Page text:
BAGHDAD (Reuters) - The practice of female genital cutting, or "circumcision", is widespread in Iraq's northern Kurdish region and authorities must develop a long-term plan to eradicate it, Human Rights Watch said on Wednesday.
It is estimated that more than 130 million women worldwide have undergone female genital mutilation (FGM), a centuries-old practice still common in some countries, mainly in sub-Saharan Africa, western and southern Asia and parts of the Middle East.
In a report titled "They took me and told me nothing", the New York-based rights watchdog said the most common form practiced in Iraqi Kurdistan was the partial or total removal of the clitoris and/or prepuce (clitoral hood).
Research indicated the practice is widespread in the semi-autonomous Kurdistan region, the report said. It cited a German-Iraqi study conducted in 2007/08 in which more than 77 percent of female interviewees aged 14 and over in the Kurdish province of Sulaimaniya had undergone the procedure.
"It's time for the regional government to step up to the plate and take concrete actions to eliminate this harmful practice because it simply won't go away on its own," Nadya Khalife, HRW Middle East women's rights researcher, said.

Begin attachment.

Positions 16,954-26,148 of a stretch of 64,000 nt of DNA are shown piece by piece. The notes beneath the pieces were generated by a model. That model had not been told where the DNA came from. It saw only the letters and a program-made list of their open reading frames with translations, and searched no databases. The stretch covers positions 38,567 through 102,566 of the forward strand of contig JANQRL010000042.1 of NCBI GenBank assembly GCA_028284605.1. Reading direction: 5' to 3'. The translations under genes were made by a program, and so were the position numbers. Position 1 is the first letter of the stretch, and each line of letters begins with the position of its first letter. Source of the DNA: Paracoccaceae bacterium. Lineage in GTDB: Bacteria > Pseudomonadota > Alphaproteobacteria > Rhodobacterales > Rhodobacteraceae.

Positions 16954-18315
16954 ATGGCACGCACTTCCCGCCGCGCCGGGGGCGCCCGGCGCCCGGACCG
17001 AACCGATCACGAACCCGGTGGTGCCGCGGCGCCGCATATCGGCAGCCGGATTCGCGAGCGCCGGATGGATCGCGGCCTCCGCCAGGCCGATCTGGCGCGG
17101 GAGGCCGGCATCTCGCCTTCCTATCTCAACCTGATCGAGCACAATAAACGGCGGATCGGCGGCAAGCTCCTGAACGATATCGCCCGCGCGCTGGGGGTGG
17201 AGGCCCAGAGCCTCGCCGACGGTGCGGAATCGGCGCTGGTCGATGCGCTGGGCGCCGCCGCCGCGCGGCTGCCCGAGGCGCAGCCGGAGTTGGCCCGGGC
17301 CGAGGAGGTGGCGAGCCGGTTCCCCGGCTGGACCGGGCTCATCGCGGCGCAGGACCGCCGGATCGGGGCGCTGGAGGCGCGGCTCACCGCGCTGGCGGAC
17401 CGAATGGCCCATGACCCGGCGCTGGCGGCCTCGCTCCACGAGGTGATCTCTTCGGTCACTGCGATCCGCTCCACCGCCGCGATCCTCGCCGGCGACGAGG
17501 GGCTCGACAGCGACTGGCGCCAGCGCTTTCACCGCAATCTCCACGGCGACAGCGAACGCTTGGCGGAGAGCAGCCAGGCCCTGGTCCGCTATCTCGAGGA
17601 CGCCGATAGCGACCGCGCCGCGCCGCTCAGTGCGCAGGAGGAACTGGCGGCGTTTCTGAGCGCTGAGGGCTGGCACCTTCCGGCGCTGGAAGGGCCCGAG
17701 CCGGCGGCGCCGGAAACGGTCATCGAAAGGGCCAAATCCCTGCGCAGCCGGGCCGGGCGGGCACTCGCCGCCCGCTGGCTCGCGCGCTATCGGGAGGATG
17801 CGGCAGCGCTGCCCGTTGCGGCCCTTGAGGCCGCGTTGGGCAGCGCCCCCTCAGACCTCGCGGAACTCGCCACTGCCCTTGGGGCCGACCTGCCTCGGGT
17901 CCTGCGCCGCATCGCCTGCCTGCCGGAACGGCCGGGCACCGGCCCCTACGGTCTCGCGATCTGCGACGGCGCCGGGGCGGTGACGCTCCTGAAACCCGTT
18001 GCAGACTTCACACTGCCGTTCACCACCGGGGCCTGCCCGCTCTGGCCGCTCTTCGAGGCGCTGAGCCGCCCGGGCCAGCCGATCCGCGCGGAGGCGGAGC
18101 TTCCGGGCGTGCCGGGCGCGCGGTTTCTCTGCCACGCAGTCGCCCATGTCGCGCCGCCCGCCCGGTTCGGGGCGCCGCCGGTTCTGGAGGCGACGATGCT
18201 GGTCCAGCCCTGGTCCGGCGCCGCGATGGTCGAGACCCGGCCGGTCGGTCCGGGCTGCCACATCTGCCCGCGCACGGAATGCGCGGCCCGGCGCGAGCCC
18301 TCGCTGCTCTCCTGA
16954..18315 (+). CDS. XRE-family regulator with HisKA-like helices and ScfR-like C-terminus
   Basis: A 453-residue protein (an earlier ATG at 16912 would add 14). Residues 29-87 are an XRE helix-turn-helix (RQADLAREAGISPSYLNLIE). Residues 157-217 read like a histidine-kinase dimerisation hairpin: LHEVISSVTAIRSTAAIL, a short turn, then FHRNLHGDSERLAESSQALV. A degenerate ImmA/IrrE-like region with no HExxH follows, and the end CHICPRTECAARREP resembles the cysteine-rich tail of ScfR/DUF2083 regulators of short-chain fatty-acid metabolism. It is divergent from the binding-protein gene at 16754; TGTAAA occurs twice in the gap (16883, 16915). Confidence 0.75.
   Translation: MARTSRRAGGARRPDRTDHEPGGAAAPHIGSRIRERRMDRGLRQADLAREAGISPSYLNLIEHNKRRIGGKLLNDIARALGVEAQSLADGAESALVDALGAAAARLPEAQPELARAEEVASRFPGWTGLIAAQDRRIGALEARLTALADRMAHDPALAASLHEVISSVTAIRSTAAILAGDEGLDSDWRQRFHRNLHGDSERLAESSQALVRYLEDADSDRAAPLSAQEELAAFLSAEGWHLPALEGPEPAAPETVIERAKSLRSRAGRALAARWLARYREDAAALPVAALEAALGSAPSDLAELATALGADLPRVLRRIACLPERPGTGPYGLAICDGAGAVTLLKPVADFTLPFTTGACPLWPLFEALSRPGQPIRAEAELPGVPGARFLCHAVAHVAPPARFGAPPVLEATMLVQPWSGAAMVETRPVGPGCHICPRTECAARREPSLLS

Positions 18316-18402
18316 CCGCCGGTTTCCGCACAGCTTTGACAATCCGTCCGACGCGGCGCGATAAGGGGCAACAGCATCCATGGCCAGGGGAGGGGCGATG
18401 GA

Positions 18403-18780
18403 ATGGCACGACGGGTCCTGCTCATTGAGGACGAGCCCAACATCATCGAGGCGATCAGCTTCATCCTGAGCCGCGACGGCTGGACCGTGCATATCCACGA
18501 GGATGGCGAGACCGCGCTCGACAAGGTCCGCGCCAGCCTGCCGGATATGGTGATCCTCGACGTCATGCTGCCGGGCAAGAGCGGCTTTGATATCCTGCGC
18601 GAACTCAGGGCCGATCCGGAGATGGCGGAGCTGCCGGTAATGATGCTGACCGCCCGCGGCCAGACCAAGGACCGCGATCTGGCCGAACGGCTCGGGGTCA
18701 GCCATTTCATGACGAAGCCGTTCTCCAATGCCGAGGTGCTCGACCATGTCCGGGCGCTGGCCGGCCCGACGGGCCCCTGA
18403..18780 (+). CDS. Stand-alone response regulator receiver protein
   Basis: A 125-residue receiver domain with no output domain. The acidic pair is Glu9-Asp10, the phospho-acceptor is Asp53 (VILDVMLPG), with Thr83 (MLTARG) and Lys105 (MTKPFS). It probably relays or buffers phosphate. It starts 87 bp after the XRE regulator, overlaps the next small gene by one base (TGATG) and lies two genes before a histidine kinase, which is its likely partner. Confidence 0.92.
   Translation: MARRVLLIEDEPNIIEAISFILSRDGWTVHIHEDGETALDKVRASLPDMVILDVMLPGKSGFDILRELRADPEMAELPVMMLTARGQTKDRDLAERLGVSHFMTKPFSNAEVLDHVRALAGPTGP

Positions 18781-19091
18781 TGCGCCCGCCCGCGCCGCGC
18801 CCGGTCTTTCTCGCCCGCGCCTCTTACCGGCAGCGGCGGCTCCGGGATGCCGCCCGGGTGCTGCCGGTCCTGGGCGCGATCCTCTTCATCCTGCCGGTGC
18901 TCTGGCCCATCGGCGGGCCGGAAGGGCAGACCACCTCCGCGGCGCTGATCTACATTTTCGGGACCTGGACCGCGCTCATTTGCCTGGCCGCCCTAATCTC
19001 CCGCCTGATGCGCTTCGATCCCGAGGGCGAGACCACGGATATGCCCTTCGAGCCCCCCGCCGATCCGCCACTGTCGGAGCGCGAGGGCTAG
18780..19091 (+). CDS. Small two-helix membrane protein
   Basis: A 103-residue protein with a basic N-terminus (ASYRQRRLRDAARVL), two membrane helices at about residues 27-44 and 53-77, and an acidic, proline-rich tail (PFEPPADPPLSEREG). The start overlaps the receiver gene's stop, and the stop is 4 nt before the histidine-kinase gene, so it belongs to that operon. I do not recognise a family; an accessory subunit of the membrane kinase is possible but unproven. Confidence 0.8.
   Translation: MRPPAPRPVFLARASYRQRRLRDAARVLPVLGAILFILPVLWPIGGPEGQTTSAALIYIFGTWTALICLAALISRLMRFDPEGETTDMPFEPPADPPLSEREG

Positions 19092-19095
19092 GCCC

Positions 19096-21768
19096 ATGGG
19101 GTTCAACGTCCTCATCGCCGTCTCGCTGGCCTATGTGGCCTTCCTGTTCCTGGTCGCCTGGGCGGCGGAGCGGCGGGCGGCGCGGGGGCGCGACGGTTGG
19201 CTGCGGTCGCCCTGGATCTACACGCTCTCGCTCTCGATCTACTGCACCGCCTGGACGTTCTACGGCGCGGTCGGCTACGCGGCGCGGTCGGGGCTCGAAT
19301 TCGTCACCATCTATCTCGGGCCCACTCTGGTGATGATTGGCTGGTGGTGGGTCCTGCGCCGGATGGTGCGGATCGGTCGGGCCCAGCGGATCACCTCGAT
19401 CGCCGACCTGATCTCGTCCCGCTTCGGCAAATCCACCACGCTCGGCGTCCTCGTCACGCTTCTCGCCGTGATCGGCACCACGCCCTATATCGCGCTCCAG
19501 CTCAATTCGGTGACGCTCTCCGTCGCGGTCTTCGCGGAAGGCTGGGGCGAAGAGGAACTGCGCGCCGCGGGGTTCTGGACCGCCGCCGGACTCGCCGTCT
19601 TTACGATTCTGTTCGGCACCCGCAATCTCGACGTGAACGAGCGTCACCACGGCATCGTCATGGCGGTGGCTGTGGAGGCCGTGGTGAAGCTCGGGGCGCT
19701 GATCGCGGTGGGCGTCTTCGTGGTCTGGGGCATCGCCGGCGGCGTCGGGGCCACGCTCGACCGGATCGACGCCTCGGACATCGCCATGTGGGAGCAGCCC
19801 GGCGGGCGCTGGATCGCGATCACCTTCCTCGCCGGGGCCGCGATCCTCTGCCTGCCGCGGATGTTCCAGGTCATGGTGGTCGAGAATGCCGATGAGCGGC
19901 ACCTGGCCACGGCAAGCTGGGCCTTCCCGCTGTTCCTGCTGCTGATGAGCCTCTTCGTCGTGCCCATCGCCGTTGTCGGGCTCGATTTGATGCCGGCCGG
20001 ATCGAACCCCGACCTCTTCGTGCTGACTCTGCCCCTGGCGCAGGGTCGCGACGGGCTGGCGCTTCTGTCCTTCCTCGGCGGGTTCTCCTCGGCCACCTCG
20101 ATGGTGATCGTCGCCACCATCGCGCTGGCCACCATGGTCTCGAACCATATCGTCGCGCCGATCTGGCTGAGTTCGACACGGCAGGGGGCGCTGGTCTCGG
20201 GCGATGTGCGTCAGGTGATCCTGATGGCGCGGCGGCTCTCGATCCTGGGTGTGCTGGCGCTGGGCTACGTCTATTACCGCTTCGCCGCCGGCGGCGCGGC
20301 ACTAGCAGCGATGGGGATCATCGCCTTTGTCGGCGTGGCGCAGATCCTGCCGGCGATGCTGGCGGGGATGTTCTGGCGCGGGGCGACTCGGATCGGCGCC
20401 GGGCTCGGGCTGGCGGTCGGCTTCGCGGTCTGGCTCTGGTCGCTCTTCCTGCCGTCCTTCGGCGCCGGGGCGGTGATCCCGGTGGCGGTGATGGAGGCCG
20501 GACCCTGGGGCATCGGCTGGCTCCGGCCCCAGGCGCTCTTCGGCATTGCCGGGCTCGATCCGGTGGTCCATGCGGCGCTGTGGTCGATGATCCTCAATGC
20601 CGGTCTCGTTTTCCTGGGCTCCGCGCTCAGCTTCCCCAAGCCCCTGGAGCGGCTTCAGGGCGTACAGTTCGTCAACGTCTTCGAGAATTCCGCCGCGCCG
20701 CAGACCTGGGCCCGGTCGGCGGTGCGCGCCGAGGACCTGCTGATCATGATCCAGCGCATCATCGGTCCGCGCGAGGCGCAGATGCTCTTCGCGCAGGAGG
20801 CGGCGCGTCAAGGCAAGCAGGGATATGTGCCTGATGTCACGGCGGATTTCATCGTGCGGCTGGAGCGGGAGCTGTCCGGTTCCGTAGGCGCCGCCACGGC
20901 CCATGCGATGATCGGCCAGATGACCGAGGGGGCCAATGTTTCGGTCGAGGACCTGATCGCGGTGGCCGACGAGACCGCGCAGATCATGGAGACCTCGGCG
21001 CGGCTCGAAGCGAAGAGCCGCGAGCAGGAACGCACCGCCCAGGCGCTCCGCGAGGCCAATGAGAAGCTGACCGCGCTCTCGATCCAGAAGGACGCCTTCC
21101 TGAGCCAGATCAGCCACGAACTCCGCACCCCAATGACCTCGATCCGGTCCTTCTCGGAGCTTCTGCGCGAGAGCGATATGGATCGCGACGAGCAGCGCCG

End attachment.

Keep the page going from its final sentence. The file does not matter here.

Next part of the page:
Often the practice is carried out for cultural or religious reasons, but opponents say it is a brutal form of oppression and potentially life-threatening.
Its origins in mainly Sunni Muslim Kurdistan are unclear, Human Rights Watch said. It said there was no data to establish how common the practice might be in the rest of Iraq. Iraqi Kurdistan has enjoyed semi-autonomy since the end of the first Gulf War.
According to the report, some girls and women said they were told it is rooted in a belief that anything they touch is haram, or unclean, until they go through the procedure. "Most women referred to FGM as an Islamic sunnah, an action taken to strengthen one's religion that is not obligatory," it said.
But for many girls and women in Iraqi Kurdistan, the report said, genital cutting is an unavoidable procedure they undergo sometimes between the ages of three and 12.
The report cited cases of girls being taken by their mothers unaware to unlicensed practitioners. "When they arrived, the midwife, sometimes with the help of the mother, spread the girl's legs and cut her clitoris with a razor blade," it said.
"Often, the midwife used the same razor to cut several girls in succession."
HRW said the Kurdish regional government elected in July 2009 had done nothing to eradicate the practice.
"The government not only needs to take action to end this practice, but to work for public affirmation of a new standard -- not mutilating their girls."
Writing by Matt Robinson; editing by Philippa Fletcher